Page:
The Windows App allows you to access local disks and network shares from your Shuttle jobs. You can install as many Windows Apps in as many locations as you want. For optimal performance the computer the Windows App is installed on should be close to the server which serves the network share.
Network Share access
We aim to make it as easy as possible to access network shares, but there are some complexities to be aware of.
- The Windows App normally runs as a local administrator (via “elevation”). This is typically a separate Windows session from the user session. Windows maintains separate drive mappings and file share authentications for each user session. The consequence of this is that you will most likely not be able to access a drive mapped ad-hoc from a user session (via Windows Explorer or
net use...) from Shuttle. Ad-hoc drive mappings should be done from an elevated Administrator command prompt.
- The Windows App can run in application mode or in service mode. In service mode it will continue to run after the user session ends. In service mode, you can explicitly specify which user the app runs as.
- The Windows app converts all drive letters to UNC paths.
- When the Windows app is installed, it will search for all of the mapped drives for the currently logged in user and will automatically generate a system for each mapped letter drive and network share for that user.
Best practices – Adding Drives on the Windows App:
- The easiest way to connect all of your drives, regardless of whether you are running in desktop or service mode, is to map them as letter drives before the Windows app is installed. The user who maps the drives must be the same user who installs and runs the Windows app. Once systems are auto created in Shuttle for each of the drives, you can switch the Win app to run as a service, and all of the mapped drives will convert over to UNC paths automatically.
- Adding a drive to the Windows app (desktop mode):
- Map the drive as a letter or as a network share.
- Create a new system (Windows Drive or Share) and select the Win app for Point of Presence. You’ll see your new drive in the Disk or Share enumerator.
- Adding a drive to the Windows app (service mode):You can mount a drive with net use:net use * \\path\todrive /persistent:yes
The drive should enumerate in the drive listing once you have done this.
UNC paths can be added to Windows apps in service mode via CFPclient. Please contact firstname.lastname@example.org if you need to do this, or visit Adding an UNC Path to a Windows App for information on adding UNC paths in CFPclient.
Additional Tools and Troubleshooting Tips:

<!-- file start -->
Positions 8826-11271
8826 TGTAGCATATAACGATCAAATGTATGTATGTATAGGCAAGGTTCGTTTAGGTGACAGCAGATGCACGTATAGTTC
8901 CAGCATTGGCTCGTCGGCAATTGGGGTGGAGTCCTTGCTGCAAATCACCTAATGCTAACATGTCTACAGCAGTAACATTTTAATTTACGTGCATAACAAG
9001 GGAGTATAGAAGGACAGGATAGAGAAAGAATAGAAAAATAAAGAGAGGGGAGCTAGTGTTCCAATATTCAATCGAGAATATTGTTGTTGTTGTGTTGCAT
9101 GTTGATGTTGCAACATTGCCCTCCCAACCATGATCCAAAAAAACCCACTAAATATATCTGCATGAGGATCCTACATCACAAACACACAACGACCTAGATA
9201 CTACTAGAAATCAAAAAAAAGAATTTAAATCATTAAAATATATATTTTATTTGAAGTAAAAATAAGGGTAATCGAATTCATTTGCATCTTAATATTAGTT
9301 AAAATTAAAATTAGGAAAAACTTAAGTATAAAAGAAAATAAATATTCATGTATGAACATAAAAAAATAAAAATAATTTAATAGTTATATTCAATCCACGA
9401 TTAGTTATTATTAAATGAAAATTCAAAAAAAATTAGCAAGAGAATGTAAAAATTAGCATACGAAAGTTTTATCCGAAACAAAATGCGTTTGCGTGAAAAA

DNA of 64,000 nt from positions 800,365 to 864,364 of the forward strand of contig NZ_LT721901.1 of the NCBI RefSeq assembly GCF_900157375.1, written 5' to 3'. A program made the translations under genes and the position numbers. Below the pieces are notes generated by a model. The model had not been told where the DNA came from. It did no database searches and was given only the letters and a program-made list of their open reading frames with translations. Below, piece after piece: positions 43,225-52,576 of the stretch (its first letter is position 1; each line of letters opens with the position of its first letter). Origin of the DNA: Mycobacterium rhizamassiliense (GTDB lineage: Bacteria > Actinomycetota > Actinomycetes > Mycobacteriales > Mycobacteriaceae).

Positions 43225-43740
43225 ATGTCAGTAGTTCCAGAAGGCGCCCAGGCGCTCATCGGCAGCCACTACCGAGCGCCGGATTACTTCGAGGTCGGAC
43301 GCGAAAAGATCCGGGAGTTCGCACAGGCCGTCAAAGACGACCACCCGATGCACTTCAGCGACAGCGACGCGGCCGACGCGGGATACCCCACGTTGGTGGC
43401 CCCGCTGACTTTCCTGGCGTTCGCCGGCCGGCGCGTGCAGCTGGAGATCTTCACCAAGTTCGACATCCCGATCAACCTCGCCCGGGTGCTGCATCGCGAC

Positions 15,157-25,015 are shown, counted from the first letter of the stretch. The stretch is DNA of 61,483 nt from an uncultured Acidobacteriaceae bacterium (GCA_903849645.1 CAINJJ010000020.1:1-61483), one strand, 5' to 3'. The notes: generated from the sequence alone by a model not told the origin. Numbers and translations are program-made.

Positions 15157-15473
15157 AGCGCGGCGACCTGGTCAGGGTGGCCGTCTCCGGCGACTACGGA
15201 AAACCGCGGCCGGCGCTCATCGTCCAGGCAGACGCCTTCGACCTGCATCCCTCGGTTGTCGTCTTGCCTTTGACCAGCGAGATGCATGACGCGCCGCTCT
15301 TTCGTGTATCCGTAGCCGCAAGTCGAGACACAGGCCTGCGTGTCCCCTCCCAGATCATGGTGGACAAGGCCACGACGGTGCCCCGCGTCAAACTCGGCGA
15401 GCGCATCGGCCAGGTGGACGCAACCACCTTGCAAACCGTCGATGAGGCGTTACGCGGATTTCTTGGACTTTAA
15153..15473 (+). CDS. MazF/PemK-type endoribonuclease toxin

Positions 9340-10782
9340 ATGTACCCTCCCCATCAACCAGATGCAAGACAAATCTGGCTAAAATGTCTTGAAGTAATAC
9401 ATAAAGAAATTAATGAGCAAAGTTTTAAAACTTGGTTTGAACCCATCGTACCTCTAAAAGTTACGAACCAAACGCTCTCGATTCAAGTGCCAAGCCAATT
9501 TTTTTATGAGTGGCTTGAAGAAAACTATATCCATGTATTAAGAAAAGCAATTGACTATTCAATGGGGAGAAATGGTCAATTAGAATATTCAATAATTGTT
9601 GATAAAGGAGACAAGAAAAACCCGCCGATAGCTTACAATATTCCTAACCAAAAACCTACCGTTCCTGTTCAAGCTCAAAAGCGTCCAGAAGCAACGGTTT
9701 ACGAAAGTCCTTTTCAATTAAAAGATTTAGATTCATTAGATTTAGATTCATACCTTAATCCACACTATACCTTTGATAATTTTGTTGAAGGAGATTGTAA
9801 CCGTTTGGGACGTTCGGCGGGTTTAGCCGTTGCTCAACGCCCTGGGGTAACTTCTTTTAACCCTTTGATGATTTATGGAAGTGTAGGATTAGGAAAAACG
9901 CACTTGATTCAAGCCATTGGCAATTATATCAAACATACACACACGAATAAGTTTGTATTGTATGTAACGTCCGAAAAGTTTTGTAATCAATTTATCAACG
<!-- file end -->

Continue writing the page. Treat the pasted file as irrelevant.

- The show_attached_drives.bat utility, located in C:\Program Files (x86)\Tervela\Cloud FastPath\utils, will display all valid drives currently available for the Windows app. Simply double click the file to run it. If the drive is not listed after the batch file runs, it won’t enumerate for the Windows app.
- If you create a drive with net use, make sure that the drive is persistent (/PERSISTENT).
- If you do not see the drive enumerate, make sure that you can access the drive directly from File Explorer on the Windows computer, including browsing directories in the drive.
Troubleshooting Drive Connectivity
- Mapped drives must be mapped under the same user as the Win app installer.
- Mapped letter drives will not be visible if the Win app is run as a service. However, any letter drives created with the Win app as an app will be converted over to their UNC paths automatically when the Win app switches to service mode.
- You can add UNC paths to systems via CFPclient.
- If you have drive accessibility issues, the first thing to do is to try to access the drive from the Win app machine and user. Make sure you can browse the folder you are trying to access, and note any errors.
- The Win app supports CIFS drives and some NFS drives.
- For MacOS drives, note that while Shuttle supports paths that are longer than 256 characters, there is a Windows limitation for paths that are longer than this. This results in the paths being truncated with an appended string (e.g., ~ABCDEF) when they travel through the Windows environment. Run a simulation to ensure that this is not an issue. Note that not all Mac drives are Windows accessible.
- If you suspect that you have duplicate files and folder names (e.g., Linux OS), make sure Generic Folder Listing is checked on in Advanced Options for the Windows source.